4. I can see your point of view; however, the more I use stuff from Imp Squadrons 1 (the only set I own currently aside from R&V) the more I feel like it's a case of "Buy more or go home." Rhymer doesn't start to sing until you've got at least 4-5 Bomber ships around him. TIE/INs don't really work as a one or two off until you get Saber Squadron and Ciena in CC. Vader is nice, but you don't really need Escort as an Imp until you get Rhymer going full bore - and at that point you probably want Tempest Squadron as well. Mauler Mithel, once again, requires Intel in order to REALLY start destroying stuff. When I compare that to purchasing, say, Rogues & Villains as a second pack - which gets you IG-88 for countering Intel/Escort combos, Bubba Feets for a versatile killer, and an Intel ship to work with that has uses in both generic and Ace varieties - R&V seems like a better deal than IS1 if we're arguing from "But they'll use the stuff in there later anyway!" I'm not saying it's a bad choice for them to buy IS1. Obviously they'll use it later, so recommending it has serious merit. But it's not the best early choice IMHO. But I also enjoy arguing, so don't mind me TOO much.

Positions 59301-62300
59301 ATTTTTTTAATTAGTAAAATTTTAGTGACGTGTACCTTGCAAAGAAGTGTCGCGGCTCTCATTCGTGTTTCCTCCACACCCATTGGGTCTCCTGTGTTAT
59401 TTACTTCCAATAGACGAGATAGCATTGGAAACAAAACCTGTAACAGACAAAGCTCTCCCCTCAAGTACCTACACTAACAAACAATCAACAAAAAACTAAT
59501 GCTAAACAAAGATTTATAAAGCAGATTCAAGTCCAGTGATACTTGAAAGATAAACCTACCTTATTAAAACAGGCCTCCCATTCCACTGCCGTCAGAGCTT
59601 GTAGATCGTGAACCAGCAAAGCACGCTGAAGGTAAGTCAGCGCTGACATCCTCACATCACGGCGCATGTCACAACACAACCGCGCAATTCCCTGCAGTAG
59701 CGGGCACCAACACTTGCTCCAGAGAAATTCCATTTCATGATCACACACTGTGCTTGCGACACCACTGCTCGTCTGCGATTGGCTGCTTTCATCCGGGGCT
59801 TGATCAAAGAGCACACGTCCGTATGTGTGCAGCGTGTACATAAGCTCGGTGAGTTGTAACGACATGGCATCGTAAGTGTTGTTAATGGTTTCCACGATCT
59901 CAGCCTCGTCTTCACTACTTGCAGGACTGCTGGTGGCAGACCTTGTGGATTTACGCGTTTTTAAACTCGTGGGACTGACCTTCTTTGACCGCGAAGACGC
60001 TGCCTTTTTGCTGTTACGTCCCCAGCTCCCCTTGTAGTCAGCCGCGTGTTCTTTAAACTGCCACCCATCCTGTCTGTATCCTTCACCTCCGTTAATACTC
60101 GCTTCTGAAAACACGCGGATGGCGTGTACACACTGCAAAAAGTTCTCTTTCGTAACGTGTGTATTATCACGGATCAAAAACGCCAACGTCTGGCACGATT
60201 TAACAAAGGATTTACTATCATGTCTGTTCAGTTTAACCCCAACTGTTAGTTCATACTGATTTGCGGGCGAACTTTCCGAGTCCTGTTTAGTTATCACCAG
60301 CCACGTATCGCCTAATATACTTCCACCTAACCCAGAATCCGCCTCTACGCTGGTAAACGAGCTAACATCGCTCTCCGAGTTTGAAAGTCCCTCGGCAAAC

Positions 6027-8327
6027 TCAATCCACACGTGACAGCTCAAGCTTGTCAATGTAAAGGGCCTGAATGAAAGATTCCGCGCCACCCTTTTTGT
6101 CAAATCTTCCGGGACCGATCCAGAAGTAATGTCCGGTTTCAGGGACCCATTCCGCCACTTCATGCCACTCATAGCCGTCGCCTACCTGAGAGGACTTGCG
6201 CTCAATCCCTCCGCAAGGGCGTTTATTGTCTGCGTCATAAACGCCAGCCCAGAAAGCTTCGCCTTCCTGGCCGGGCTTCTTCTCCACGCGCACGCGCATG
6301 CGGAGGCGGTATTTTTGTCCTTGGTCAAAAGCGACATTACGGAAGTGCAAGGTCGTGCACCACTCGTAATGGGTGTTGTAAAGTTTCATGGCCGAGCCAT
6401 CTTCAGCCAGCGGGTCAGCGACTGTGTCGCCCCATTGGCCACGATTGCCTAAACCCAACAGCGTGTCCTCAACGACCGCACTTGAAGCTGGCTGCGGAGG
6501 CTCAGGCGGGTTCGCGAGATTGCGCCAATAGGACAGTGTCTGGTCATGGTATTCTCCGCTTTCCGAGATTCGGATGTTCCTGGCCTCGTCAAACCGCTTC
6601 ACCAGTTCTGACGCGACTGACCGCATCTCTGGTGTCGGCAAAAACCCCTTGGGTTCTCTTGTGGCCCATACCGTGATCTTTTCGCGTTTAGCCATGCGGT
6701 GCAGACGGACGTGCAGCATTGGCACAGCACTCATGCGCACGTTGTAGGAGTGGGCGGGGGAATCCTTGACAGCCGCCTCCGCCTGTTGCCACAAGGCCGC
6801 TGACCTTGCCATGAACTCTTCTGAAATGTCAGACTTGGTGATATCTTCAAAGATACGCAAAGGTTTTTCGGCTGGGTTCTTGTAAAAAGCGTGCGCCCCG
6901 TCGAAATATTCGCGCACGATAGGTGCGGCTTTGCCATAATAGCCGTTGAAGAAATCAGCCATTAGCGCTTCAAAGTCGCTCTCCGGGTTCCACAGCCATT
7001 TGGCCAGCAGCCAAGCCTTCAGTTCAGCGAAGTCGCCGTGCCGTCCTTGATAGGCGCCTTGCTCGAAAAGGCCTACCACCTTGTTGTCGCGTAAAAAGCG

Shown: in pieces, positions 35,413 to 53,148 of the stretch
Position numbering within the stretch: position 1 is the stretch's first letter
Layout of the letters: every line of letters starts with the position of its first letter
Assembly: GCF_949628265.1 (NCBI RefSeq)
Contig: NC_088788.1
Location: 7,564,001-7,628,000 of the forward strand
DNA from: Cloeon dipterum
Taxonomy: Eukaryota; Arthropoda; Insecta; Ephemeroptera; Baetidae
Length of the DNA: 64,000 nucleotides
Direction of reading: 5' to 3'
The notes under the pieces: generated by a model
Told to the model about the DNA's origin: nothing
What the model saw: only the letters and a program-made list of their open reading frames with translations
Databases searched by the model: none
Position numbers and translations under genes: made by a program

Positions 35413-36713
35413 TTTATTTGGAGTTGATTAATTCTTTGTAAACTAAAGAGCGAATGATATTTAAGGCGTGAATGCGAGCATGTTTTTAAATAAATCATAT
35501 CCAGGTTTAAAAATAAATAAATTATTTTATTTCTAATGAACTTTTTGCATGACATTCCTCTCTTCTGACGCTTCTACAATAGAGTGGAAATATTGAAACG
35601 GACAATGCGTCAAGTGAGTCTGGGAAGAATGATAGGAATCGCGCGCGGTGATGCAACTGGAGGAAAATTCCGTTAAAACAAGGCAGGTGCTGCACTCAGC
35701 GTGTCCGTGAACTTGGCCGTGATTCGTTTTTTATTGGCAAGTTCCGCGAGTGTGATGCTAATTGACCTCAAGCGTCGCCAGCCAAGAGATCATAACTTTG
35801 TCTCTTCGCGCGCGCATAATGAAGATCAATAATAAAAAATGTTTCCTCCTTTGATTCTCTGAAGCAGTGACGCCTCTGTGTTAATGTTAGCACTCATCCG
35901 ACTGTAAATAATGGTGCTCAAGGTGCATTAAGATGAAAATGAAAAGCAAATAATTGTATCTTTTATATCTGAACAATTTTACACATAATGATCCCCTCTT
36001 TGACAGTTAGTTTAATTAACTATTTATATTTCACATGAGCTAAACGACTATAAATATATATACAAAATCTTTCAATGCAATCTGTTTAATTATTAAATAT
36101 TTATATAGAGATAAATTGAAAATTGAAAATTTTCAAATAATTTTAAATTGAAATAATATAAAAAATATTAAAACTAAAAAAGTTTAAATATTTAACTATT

5. I actually think that your list you posted above is okay - four activations is pretty good, the Victory is a fair combat carrier with Jerry around and maybe a Navigate token if you need to speed change, the Gozanti and it together can push almost all your squadrons if they have tokens, and the Arquitens circles the battlefield. My quibbles are mostly about the Raider - it's devilish to use, particularly without External Racks (currently only available in a Rebel boxed set, gosh darnit!) though Ordnance Experts will help get that ACM crit effect off. Basically you have to get really good at zooming in from long range to short range, blasting them, and then GTFO'ing. TIE Fighters AND Phantoms are also hard to use, and the reason I recommended the Jendon/Marna/Maarek core in my previous post is because it's a tight set of activations that can dish out damage to both squadrons and ships equally, meaning that if you win the squadron mini-game you can go on to the ACTUAL game of killin' ships (and that your opponent can't just ignore your squadrons lest they start tearing up your ships!) Remember, squadrons don't matter if you don't have any ships around. Killing squadrons is secondary, killing SHIPS is what matters. That's one reason why Sloane is hyped a bit, because she means that regular ol' TIEs can help kill ships by making their ordinarily worthless blue anti-ship die into a token remover - not that I'm endorsing her to you, Motti and Jerjerrod are far better beginning Imperial commanders, if only Motti wasn't in the Victory expansion... But seriously, if you haven't, read at least the beginner and Imperial relevant parts of the Cannot Get Your Ship Out blog. It's quite good.